Demands for cost saving have led to engineering polymers replacing metals in many applications; one of these is the manufacture of gears. The range of products using plastic gears ranges from automotive applications, such as seat adjusters and windscreen wipers, through to domestic appliances and pumps, office equipment and power tools.

Initial developments in this field used the industry’s first engineering polymer – DuPont’s Zytel nylon. Today gears are manufactured from a range of engineering polymers depending upon the application.


Acetal (POM) This is the most widely used.  It is strong, tough, has a good surface hardness and fatigue endurance.  Good resistance to moisture and chemicals and its natural lubricity reduces wear.

Nylon (PA) This has excellent strength and toughness, as well as temperature resistance.  Reinforced nylon can be used where better strength and stiffness are required.  There are also high temperature grades, such as Stanyl PA46, that offer higher endurance and reduced dimensional change.  This material can also be used in high torque transmitting situations.

Polyphenylene Sulphide (PPS) Exceptional temperature and chemical resistance with good fatigue endurance.  Effective in finely detailed parts under high loads. PTFE lubricated PPS grades have been used in automotive steering columns.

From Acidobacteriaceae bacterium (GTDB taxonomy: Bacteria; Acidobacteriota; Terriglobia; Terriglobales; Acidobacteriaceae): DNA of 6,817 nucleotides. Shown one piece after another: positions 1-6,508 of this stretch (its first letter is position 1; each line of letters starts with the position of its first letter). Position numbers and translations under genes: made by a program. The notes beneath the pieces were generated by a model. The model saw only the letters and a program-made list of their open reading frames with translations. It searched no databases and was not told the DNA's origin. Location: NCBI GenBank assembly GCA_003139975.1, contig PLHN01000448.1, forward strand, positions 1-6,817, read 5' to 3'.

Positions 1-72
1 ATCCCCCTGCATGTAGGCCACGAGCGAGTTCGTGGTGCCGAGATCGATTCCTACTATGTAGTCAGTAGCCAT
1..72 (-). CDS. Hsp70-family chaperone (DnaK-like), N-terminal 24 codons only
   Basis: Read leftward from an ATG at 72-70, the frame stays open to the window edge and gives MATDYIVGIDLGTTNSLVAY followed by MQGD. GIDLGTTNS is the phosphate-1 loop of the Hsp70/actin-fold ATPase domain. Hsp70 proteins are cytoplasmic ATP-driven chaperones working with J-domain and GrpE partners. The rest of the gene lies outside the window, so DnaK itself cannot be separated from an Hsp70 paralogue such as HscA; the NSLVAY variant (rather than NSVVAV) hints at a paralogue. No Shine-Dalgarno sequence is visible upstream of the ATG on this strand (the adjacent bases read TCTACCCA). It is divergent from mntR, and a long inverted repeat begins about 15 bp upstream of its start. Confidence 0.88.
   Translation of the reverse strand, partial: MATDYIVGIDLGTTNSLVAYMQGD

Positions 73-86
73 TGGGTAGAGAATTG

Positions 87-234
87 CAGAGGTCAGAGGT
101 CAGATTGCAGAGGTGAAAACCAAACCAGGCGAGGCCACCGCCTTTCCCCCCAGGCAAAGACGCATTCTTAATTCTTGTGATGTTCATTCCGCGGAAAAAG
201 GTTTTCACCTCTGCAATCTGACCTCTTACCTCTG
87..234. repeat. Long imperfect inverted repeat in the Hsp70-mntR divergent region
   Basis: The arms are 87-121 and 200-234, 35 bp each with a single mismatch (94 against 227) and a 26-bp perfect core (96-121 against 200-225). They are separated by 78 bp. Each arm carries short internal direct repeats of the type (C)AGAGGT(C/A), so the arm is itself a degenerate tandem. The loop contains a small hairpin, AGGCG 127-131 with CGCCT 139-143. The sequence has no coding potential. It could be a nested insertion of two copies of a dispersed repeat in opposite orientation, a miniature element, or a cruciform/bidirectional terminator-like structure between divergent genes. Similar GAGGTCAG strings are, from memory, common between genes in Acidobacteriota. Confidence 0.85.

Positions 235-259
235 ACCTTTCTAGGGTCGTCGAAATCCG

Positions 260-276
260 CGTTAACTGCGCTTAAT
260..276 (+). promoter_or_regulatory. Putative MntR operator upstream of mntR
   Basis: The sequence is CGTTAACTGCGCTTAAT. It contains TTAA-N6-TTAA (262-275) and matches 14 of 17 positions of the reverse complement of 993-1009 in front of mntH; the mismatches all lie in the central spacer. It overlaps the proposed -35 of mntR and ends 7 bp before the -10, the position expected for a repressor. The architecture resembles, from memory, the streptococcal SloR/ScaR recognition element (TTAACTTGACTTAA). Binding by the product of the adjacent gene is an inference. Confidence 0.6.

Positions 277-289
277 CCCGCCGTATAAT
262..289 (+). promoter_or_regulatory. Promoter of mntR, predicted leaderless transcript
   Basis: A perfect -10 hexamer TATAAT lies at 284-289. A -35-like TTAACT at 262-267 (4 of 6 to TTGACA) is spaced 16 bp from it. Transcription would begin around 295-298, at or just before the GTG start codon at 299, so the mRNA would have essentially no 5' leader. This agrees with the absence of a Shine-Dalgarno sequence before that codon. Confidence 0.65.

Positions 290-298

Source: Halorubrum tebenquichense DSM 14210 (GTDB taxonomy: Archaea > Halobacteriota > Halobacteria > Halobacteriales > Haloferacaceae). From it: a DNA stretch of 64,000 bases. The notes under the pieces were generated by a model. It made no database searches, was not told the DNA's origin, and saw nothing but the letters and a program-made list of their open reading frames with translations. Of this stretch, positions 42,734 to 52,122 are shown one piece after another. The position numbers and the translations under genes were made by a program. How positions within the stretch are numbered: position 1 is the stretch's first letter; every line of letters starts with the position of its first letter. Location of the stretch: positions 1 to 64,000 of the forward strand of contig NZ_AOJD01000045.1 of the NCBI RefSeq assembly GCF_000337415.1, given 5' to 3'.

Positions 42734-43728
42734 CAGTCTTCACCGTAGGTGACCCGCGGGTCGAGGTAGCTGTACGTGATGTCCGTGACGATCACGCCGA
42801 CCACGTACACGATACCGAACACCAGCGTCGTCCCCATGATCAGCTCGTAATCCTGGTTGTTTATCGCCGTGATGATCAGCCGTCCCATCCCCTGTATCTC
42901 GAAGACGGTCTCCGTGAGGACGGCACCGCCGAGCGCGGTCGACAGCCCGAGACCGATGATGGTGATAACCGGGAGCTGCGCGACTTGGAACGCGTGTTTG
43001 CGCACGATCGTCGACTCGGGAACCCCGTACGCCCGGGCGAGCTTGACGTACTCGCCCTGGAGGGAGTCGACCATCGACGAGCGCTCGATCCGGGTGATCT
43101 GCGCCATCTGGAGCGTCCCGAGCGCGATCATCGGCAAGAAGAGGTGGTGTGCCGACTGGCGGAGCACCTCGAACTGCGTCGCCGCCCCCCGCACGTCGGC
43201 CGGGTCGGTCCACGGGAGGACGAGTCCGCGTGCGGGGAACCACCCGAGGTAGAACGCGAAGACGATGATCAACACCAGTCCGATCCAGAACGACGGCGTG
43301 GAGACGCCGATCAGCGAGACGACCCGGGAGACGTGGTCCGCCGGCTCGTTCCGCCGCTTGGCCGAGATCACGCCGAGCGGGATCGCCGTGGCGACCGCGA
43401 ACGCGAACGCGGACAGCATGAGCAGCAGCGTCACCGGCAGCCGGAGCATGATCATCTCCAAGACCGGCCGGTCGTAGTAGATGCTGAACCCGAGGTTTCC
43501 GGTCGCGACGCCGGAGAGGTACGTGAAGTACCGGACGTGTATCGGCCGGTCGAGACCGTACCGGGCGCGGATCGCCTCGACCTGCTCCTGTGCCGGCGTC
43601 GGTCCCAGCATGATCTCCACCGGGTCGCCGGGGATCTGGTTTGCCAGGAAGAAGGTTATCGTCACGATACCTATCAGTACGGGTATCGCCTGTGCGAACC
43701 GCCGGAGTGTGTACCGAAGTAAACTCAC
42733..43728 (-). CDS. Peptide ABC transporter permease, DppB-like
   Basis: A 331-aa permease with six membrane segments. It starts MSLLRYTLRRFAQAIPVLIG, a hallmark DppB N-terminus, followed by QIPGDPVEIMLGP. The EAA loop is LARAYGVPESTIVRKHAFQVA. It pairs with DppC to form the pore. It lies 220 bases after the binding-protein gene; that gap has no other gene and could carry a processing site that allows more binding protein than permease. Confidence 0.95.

Polyester (PBT) For strong, stiff gears in high temperatures (up to 150˚C).  This material is not affected by moisture and has a high degree of dimensional stability.

Polycarbonate (PC) Lubricated polycarbonates can be used for highest accuracy.

Thermoplastic Elastomer (TPE) For low noise gear trains.

Liquid Crystal Polymer (LCP) For extremely small or thin gears under light loads, such as wristwatch gears.  Ultra high temperature resistance with superior chemical resistance and dimensional stability.


There are many advantages of polymers for gears:

  • Low coefficient of friction, particularly important if lubrication is not possible.  Some polymers also have added internal lubricant.
  • Superior shock resistance.  Polymers are better than metal at absorbing shock and impact.  Toughened grades are also available for more demanding applications.
  • Polymer gears are quieter im operation than their metal counterparts.  This can be particularly important in office equipment or domestic appliances.
  • Plastic gears can mate with metal gears as well as other plastic gears, manufactured from the same polymer or a different one.  Wear of plastic against steel is generally lower than against another plastic.


A couple of applications will serve to illustrate the benefits of plastic gears.

A popular example of the use of  polymer gears is the Maytag washer transmission.   Changing to polymer gears saved 6kgs and eliminated 42 parts.  Gears were moulded in glass fibre filled and unfilled acetal.

Whirlpool washing machines introduced a splined clutch, also using gears made from acetal.  The low wear properties meant that this assembly lasts four times the projected life of the washing machine.  It also reduced the number of moving parts by 20%.

The weight savings can be considerable, bearing in mind that the S.G. of steel is 7.85 against around 1.40 for glass filled nylon and acetal.

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